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Self-made millionaire’s advice: “Keep stacking that paper until you have a hundred grand in the bank”

Grant Cardone was broke and soaked in student debts worth of $40,000 after graduating from college. By 30, he’d made his first million. Since then, the 58-year old has built five companies and a multi-million dollar fortune.


Cardone doesn’t like to follow other people’s rules, especially in regards to saving money. “I would never, ever invest money in a 401(k),” Cardone said, according to CNBC. “Why would I go to work, have my employer give me another $6,000 a year, and then take that money and send it off to Wall Street, where I can’t even touch it for 30 years? I wouldn’t do that.”

The promising retirement plans are “traps that prevent people from ever having enough,” Cardone writes on his website. “The 401(k) is merely where you kiss your money away for 40 years hoping it grows up.”

The millionaire also advises people to focus on earning rather than saving: “People need to show the ability to produce more revenue — not invest it — first. People get rich because they produce revenue, not because they make little investments over time”. Moreover, he says that you should focus on earning big: “Keep stacking that paper until you have a hundred grand in the bank. I know this is very unrealistic for a lot of people, but the reason it’s unrealistic is because you’ve been conditioned to think small.”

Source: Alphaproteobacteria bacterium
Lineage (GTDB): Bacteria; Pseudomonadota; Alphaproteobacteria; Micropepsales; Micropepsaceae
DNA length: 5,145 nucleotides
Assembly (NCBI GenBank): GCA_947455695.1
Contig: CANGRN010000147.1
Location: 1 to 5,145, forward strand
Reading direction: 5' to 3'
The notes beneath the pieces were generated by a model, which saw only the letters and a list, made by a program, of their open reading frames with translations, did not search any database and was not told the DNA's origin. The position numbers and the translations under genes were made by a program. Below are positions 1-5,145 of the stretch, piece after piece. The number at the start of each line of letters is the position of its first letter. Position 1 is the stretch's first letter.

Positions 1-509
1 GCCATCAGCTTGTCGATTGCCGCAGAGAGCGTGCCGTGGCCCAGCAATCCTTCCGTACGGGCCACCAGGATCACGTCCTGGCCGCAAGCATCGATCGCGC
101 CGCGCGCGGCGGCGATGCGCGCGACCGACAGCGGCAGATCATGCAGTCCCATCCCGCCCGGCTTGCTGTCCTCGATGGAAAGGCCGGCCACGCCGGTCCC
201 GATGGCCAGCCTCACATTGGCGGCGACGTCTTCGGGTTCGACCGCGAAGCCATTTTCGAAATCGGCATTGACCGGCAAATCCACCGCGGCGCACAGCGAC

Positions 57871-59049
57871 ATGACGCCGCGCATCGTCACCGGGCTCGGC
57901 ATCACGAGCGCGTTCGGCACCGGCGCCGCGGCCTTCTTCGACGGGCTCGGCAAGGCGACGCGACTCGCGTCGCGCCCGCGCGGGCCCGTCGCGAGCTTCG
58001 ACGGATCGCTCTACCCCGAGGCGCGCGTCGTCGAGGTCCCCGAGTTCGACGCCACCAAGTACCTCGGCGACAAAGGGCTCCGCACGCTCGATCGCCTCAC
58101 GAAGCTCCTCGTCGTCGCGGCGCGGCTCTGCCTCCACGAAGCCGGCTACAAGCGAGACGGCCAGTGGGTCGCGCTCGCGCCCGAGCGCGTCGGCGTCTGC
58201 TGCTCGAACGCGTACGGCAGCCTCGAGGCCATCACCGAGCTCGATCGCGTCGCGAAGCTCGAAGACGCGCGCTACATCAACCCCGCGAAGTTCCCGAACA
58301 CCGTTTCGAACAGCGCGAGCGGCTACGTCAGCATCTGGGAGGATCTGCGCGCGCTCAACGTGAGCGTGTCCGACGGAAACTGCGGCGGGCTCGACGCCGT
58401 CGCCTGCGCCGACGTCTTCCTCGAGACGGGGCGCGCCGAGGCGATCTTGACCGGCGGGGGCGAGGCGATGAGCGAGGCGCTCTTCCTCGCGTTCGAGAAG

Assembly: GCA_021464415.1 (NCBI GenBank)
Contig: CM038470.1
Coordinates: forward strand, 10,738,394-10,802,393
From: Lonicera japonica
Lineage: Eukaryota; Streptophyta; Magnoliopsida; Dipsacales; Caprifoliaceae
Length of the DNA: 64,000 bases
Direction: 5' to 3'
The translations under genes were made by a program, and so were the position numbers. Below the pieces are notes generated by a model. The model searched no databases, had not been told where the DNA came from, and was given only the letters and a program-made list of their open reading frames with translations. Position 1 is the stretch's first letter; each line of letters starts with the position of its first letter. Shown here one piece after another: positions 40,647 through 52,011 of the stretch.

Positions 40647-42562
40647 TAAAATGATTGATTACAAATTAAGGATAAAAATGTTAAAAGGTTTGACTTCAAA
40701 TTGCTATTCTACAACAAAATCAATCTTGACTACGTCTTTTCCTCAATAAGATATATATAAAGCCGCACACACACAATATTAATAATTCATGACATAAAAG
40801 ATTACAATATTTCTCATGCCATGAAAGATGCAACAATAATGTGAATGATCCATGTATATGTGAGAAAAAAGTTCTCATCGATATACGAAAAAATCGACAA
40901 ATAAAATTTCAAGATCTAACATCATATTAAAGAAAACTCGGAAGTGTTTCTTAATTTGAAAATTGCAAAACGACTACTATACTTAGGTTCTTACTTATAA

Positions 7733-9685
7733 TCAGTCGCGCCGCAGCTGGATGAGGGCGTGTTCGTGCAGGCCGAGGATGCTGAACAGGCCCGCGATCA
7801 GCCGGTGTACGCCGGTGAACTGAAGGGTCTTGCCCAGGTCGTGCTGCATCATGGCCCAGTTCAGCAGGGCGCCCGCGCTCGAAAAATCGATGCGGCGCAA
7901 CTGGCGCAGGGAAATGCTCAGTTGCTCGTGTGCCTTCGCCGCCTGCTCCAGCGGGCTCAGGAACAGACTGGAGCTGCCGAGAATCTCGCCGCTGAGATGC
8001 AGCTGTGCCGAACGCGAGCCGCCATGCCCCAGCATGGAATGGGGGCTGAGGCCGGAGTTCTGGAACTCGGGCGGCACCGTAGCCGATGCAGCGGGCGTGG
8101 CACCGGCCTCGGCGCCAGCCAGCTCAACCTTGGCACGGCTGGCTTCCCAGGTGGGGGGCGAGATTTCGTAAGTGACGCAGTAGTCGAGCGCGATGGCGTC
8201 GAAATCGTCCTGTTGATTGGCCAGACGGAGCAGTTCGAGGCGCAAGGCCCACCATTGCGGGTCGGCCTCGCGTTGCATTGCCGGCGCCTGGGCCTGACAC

Grant Cardone advocates for saving the money you earn and put them in a traditional savings account until you have at least $100.000; after that, you can start investing them. This way, your money will be accessible anytime.

He is not the first self-made millionaire who encourages this type of thinking. Another one would be Steve Siebold, who studied wealthy people for 25 years and found that they set their expectations high and aren’t afraid to think big.

Daisy Wilder